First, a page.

From May 9, Coeliac UK, the country’s national charity for people with celiac disease, will be running the ‘Is it coeliac disease?’ campaign that will highlight the symptoms people might be suffering without realizing they could have the condition.
This year the charity is focusing on those that have recurring or unexplained anaemia, caused by iron deficiency, which it said was one of the key symptoms found in those who are undiagnased.
In addition to financial support, Marks & Spencer is also allowing the charity to distribute leaflets and raise awareness of the disease at its stores on Saturday May 14.
“We are delighted to be in partnership with Coeliac UK and look forward to working with them on their campaign,” said Marks & Spencer head of nutrition Claire Hughes.
“It’s important to us that the public are made more aware of the symptoms of celiac disease so that more people can get the diagnosis and support that they need.”
Marks & Spencer – together with Nestlé and the Food Standards Agency will be among businesses sending speakers to Coeliac UK event Gluten Free: Staying Ahead of the Game.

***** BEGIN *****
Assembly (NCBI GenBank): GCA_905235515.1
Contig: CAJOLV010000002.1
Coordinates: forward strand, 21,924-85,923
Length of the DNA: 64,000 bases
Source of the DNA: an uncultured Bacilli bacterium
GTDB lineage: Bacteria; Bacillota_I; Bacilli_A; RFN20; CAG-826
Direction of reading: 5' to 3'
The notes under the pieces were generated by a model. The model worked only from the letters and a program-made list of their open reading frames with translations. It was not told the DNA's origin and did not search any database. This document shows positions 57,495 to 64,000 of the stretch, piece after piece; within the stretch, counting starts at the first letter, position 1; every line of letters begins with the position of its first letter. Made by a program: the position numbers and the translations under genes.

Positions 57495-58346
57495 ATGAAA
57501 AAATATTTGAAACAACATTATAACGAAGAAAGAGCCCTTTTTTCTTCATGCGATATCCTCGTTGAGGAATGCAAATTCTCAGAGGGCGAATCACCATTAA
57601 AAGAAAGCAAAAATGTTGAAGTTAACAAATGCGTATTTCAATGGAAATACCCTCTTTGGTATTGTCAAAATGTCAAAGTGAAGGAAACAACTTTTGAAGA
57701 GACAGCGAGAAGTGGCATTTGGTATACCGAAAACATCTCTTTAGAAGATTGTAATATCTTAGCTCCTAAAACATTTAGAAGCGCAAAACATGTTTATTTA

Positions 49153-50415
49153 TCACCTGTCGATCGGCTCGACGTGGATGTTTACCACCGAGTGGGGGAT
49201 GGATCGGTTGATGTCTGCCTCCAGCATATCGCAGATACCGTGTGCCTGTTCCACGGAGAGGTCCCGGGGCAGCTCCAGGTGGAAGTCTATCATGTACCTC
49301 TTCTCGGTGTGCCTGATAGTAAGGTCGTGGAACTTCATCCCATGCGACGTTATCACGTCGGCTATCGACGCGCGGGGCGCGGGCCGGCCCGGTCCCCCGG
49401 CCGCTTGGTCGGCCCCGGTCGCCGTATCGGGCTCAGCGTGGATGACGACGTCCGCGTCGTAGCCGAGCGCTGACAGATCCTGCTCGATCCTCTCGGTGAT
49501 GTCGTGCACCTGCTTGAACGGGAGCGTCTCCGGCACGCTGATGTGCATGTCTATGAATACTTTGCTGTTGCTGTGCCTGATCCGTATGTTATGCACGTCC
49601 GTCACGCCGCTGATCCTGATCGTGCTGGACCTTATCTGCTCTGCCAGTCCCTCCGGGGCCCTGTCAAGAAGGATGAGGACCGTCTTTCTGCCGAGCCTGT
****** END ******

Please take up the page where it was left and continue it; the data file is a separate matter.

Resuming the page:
Claimed to be the UK’s first gluten-free networking event for food industry professionals, it will cover topics including growth and diversity in free-from retailing, the legislative challenges around gluten-free food, and gluten-free.
Coeliac UK also operates the Gluten-free Guarantee campaign that was introduced in 2014 and asks supermarkets to commit to having a basket of eight core items of gluten-free staple food across all stores. Asda was the first to sign up to the guarantee, followed by Morrisons last month. Marks & Spencer has previously committed to carrying six of the eight products specified by the charity.
Coeliac UK provides an online assessment that allows people to answer questions about their symptoms. They will then be advised if they should go to their doctor to be screened.
Since the assessment was launched under a year ago, over 30,000 people have taken the questionnaire, said the charity, adding that initial results suggested around 10% of those who were recommended to seek advice went on to be diagnosed with coeliac disease.